Wikipedia is everyday more valuable. It's the living proof that the world can be better, and that we can overcome the use of money. The real motivation that drives people is not monetary profit, but it's self mastery, curiosity, and the need to share meaningful things with others.
Wikipedia makes it a reality.
Today, while at work, I received a call from Microsoft from a lovely lady. Here's how it went, more or less.
M$: "Hi, I'm calling on behalf of Microsoft customer service, we are doing a series of interviews in order to make our client's web experience better."
M$: "I would like to ask you a few questions regarding the software you use and what kind..."
me: "So, this is basically a market research."
M$: "it's just an interview, we don't want yo sell you anything!" (laughs)
me: "OK, write this down then: we use only open source software, and we don't deal with companies that keep the source code closed."
M$: "So, you are not interested?"
me: "When and if Microsoft decides to release its source code, we might."
M$: "What do you mean 'source code'?" (she's confused)
(I pause for a few seconds)
me: "I mean the code the software runs on."
M$: "Could you hold the line for a minute please?"
(music runs on, me and my colleagues are rolling on the floor laughing)
M$: "Hi... ehm... nevermind, thank you for your time."
I report verbatim an article from the standblog which represents perfectly what I think is the future of video and how should the web be: Open Source, open minded, multiplatform, easy, fast and cool.
For years, digital video has been soaring, just like still digital images 15 years earlier. It's now easy to capture video, editing it is now possible thanks to user-friendly applications and with broadband becoming more common, the pipes are now big enough to download video. The only caveat is that Web browsers have not evolved over time to include video, because the dominant browser vendor had little reason to invest in it. Proprietary plug-ins such as Flash, QuickTime or Windows Media have been until now the only way for Web developers to include video in their Web application. Unfortunately, resorting to proprietary plug-ins and patented codecs has drawbacks.
Apple makes very good produtcs, but it has the bad habit of making them closed source and limit their capabilities. Once again, the power of oss proves itself. With Senuti you can unlock your iPod, a simple application that allows you to transfer songs from your iPod to your computer.
Senuti is a simple Mac OS X application for transferring songs from your iPod back to your computer.
There are many good reasons that someone would have to transfer music from her iPod back to her computer. There are many good ways to do it, too. Senuti is the only alternative that will give you the power and convenience that you need, wrapped in an interface that is extremely easy to use, at a cost that you can't complain about.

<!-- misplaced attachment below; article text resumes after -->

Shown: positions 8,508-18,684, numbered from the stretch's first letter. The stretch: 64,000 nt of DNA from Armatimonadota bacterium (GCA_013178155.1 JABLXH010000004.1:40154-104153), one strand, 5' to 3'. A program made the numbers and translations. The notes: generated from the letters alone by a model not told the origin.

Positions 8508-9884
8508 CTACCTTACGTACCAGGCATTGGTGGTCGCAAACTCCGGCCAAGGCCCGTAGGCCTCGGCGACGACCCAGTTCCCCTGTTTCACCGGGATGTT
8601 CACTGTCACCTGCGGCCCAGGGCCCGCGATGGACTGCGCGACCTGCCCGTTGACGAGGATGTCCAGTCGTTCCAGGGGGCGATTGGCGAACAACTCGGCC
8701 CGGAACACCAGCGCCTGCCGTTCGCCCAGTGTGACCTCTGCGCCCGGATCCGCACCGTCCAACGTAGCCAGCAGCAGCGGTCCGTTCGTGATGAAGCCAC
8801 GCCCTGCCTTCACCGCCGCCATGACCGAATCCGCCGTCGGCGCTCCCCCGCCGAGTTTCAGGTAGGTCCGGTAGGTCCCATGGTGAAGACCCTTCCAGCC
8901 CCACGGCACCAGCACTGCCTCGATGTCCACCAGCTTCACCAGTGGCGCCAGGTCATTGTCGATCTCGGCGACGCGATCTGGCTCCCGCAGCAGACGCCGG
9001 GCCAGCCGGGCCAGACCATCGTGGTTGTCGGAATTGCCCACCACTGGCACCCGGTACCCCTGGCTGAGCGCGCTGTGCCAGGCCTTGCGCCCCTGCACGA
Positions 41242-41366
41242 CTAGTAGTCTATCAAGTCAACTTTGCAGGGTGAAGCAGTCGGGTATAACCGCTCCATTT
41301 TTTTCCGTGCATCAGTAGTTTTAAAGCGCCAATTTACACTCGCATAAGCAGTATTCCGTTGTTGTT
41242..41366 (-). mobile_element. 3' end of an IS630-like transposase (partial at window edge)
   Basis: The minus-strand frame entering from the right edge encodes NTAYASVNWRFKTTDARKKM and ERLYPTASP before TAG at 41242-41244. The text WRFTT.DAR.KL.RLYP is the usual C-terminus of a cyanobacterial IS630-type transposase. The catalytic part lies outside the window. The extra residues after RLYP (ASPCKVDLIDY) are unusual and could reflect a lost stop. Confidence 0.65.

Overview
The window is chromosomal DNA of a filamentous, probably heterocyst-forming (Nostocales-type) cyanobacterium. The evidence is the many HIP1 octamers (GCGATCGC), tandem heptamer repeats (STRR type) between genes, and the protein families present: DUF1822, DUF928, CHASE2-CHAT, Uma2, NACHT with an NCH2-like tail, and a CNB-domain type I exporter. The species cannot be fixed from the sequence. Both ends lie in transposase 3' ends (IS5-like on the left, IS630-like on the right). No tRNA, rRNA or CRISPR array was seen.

- Lightning fast -- There's a little file on your iPod called the iTunesDB file. What does that mean to you? Nothing. What does that mean to me? Everything. Every bit of information on every song on your iPod is stored in this little file. Every bit of information on your playlists is stored in this file, too. It's how iTunes knows what's on your iPod. It's how your iPod knows what's there, too. There isn't a much faster way to figure out what's on your iPod.
- Finding Songs -- Senuti includes all of the built in options that one would expect to find songs. You can search and sort in any combination of ways that you want. That's not quite enough sometimes, though. Sometimes you might want to know if you're copying the right song. Know how it goes, but don't know if that title is quite right? Play it! That's right, Senuti will play songs directly off of your iPod. It can even double as a jukebox player for your Shuffle or any other iPod.
- Playlists -- Senuti not only reads the playlists that you made on your iPod, but it allows you to transfer them back to your computer as well. A simple drag and drop action within the application will not only copy songs to your computer and and add them to iTunes, but it will make a new playlist with the same name and add all of the songs to that list.
- Seamless Integration -- Adding songs to your computer, you're probably going to add them to iTunes right after that, right? What if you didn't have to, wouldn't that be great? Well you don't have to. Senuti will do all of the work for you. What work you want it to do is up to you. You can have songs added to iTunes if you want. You can have all of your music organized into folders by artist and album, too. The option's yours.
For once I can agree with Micheal Arrington.
I’m tired of waiting - I want a dead simple and dirt cheap touch screen web tablet to surf the web. Nothing fancy like the Dell latitude XT, which costs $2,500. Just a Macbook Air-thin touch screen machine that runs Firefox and possibly Skype on top of a Linux kernel. It doesn’t exist today, and as far as we can tell no one is creating one. So let’s design it, build a few and then open source the specs so anyone can create them.
The idea is simple and it takes the right direction: simple, easy, cheap and open source. I'm all for that. If they can build it, I will buy it. If they need it, I can help ^_^
Follow up the discussion here.